It's been a while since my last "post featuring silly numbers of car photos", so here you go. Those bored stiff by this sort of thing, feel free to look away.
I've taken some shots at a couple of recent events - first, the Canadian Motorsports Expo, back on an unseasonably warm day in late January, and then at the annual Canadian International AutoShow in February.
The Motorsports Expo was rather modest in size, and was held at the somewhat grandly named International Centre, out near Toronto airport. The stars of the show were found at a booth celebrating the 50th anniversary of Mosport International Raceway, another of my favourite photographic haunts. First off, a stunning, but never terribly successful, Panoz LMP-1 Roadster S. Unusually for this kind of car, it had a front-mounted engine.
The other real stunner at this show was a Frissbee KR4 Can-Am car. From the last gasp of Can-Am in 1986, long after its glory days were over, this is basically a Lola T400 Formula 1 chassis with full bodywork and a Chevy engine in the back. Up-and-coming driver Paul Tracy would win the last ever SCCA Can-Am race in this car, at Mosport.
At the AutoShow, the usual bombardment of generic-looking new models was in evidence, along with a disappointing lack of exotics. But there were a few, including the astonishing presence of a Ferrari 599XX, the biggest, baddest, craziest front-engined sports racer the Scuderia has ever built. Unfortunately, it was hidden in a back corner behind a concrete post, but here it is anyway.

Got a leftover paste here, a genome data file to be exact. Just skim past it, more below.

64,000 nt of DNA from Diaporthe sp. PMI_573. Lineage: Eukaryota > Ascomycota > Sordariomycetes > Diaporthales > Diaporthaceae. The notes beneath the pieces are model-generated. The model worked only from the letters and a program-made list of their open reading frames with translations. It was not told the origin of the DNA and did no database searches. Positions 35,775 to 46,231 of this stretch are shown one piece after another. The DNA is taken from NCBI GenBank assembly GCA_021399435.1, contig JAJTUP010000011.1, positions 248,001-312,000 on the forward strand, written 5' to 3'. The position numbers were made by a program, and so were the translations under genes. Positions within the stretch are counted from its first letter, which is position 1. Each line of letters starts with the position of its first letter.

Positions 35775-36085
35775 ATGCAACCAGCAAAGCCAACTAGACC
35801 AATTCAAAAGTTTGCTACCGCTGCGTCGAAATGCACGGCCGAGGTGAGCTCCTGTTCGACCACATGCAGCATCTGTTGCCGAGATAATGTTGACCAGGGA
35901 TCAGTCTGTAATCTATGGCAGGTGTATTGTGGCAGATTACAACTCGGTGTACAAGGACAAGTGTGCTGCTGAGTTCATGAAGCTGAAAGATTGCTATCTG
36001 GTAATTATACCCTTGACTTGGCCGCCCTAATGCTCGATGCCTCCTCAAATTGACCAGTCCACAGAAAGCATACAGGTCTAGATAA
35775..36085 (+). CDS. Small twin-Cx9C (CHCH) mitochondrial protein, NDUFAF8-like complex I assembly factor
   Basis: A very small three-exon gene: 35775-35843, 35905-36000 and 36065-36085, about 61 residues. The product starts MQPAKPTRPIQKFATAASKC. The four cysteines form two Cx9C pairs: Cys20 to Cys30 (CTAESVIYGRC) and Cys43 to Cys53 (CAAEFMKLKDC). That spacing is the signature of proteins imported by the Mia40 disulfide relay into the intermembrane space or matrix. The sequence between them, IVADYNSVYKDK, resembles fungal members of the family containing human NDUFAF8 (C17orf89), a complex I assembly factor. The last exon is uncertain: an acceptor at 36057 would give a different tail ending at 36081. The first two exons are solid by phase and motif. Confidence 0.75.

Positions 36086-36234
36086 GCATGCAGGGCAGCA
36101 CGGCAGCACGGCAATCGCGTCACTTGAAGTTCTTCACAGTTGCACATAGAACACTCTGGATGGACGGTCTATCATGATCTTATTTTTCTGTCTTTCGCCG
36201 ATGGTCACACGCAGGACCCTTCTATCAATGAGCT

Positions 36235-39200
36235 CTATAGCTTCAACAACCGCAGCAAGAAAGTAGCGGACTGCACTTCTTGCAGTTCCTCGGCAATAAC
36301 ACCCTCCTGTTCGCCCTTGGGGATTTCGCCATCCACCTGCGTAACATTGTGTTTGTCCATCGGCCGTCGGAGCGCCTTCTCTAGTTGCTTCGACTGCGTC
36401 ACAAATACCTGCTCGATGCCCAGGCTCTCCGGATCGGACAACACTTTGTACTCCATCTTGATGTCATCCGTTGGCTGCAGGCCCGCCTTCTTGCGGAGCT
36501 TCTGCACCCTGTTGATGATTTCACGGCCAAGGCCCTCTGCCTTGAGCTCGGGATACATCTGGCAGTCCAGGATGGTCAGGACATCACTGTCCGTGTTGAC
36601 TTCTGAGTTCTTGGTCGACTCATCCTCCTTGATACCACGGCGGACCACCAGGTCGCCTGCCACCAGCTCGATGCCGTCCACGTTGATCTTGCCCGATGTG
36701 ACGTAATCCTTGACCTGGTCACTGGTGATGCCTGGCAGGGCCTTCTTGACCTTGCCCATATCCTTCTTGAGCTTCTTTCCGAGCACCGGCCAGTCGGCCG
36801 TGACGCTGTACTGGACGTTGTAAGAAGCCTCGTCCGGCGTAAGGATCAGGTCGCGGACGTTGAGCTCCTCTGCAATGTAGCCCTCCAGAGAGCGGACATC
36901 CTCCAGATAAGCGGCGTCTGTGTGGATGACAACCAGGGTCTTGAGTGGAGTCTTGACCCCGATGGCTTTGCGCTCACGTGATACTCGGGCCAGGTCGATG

There was plenty more to look at, but the highlight had to be a tribute to motorsports legend Carroll Shelby, including some cars that are real legends, such as this rather pretty Shelby Cobra Daytona coupe, one of only six ever built.
And, of course, among the selection of stunning Cobras, Mustangs and the like, a few Ford GT40 race cars, including this absolute beauty, memorably crashed by one Mario Andretti at the 1967 24 Hours of Le Mans. Its sister car won the race, prompting driver Dan Gurney to spray the assembled multitude with champagne, thus starting a new racing tradition.
So there you go... more cars, more photos, more hours on Photoshop. And more Motorsports and AutoShow photos over at Flickr, as usual.